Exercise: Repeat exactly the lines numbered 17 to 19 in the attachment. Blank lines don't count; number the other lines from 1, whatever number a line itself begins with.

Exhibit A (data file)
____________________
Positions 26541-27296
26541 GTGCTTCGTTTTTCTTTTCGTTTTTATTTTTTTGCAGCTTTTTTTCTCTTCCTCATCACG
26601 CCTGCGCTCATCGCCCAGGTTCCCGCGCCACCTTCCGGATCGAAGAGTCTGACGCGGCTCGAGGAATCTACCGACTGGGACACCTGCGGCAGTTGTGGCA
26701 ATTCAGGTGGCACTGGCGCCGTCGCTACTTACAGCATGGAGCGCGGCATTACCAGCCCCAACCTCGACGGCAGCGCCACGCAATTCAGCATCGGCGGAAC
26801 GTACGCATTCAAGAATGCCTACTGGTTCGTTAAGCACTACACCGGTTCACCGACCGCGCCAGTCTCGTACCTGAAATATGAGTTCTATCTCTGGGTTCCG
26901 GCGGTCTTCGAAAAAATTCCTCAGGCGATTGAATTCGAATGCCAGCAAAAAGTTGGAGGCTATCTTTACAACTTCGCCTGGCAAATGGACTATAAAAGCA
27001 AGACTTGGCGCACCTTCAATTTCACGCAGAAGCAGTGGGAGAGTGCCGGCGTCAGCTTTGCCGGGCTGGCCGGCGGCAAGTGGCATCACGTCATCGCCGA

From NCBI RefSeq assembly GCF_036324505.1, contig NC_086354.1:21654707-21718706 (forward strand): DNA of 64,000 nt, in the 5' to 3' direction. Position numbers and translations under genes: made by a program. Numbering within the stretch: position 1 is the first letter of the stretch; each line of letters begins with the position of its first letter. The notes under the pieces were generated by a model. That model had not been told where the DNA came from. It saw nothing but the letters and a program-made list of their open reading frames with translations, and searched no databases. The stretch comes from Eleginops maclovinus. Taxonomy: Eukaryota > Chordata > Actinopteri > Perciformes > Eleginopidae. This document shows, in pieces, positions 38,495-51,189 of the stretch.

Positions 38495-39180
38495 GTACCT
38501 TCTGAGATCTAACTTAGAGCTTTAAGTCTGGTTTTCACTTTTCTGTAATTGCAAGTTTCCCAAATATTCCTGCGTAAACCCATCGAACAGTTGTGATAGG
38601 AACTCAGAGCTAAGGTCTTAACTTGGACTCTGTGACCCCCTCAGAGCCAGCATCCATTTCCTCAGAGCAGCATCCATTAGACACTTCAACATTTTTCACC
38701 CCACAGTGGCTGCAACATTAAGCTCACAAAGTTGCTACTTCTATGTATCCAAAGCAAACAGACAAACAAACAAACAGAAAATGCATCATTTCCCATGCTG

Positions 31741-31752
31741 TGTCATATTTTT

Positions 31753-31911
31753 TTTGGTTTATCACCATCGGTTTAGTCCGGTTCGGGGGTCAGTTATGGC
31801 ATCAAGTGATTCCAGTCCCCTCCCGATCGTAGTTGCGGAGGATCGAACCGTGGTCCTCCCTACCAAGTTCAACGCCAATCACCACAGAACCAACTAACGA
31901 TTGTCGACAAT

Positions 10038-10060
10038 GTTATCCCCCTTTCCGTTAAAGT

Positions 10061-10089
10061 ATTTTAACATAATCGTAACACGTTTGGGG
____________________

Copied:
31753 TTTGGTTTATCACCATCGGTTTAGTCCGGTTCGGGGGTCAGTTATGGC
31801 ATCAAGTGATTCCAGTCCCCTCCCGATCGTAGTTGCGGAGGATCGAACCGTGGTCCTCCCTACCAAGTTCAACGCCAATCACCACAGAACCAACTAACGA
31901 TTGTCGACAAT